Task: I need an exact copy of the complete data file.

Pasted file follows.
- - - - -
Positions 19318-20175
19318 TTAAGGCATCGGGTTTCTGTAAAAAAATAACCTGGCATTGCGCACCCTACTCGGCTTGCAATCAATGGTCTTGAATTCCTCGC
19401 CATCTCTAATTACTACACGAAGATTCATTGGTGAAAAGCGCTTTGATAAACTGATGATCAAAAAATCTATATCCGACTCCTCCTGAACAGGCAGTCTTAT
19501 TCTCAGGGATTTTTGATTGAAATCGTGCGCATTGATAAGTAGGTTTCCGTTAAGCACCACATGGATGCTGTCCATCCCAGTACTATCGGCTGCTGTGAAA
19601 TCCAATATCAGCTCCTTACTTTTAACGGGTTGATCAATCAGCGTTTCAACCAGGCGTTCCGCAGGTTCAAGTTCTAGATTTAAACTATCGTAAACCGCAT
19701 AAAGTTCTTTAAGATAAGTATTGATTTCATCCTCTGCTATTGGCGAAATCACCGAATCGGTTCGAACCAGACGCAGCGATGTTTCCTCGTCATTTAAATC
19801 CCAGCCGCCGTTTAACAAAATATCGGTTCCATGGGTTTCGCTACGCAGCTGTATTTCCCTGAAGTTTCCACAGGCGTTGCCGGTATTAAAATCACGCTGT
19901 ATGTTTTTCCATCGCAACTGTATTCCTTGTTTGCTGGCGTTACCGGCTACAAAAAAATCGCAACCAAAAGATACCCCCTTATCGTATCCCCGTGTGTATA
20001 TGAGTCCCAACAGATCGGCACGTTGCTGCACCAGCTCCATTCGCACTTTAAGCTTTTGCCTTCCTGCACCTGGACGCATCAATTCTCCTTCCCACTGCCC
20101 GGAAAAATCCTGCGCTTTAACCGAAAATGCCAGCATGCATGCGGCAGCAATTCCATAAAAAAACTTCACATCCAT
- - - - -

Positions 19318-20175
19318 TTAAGGCATCGGGTTTCTGTAAAAAAATAACCTGGCATTGCGCACCCTACTCGGCTTGCAATCAATGGTCTTGAATTCCTCGC
19401 CATCTCTAATTACTACACGAAGATTCATTGGTGAAAAGCGCTTTGATAAACTGATGATCAAAAAATCTATATCCGACTCCTCCTGAACAGGCAGTCTTAT
19501 TCTCAGGGATTTTTGATTGAAATCGTGCGCATTGATAAGTAGGTTTCCGTTAAGCACCACATGGATGCTGTCCATCCCAGTACTATCGGCTGCTGTGAAA
19601 TCCAATATCAGCTCCTTACTTTTAACGGGTTGATCAATCAGCGTTTCAACCAGGCGTTCCGCAGGTTCAAGTTCTAGATTTAAACTATCGTAAACCGCAT
19701 AAAGTTCTTTAAGATAAGTATTGATTTCATCCTCTGCTATTGGCGAAATCACCGAATCGGTTCGAACCAGACGCAGCGATGTTTCCTCGTCATTTAAATC
19801 CCAGCCGCCGTTTAACAAAATATCGGTTCCATGGGTTTCGCTACGCAGCTGTATTTCCCTGAAGTTTCCACAGGCGTTGCCGGTATTAAAATCACGCTGT
19901 ATGTTTTTCCATCGCAACTGTATTCCTTGTTTGCTGGCGTTACCGGCTACAAAAAAATCGCAACCAAAAGATACCCCCTTATCGTATCCCCGTGTGTATA
20001 TGAGTCCCAACAGATCGGCACGTTGCTGCACCAGCTCCATTCGCACTTTAAGCTTTTGCCTTCCTGCACCTGGACGCATCAATTCTCCTTCCCACTGCCC
20101 GGAAAAATCCTGCGCTTTAACCGAAAATGCCAGCATGCATGCGGCAGCAATTCCATAAAAAAACTTCACATCCAT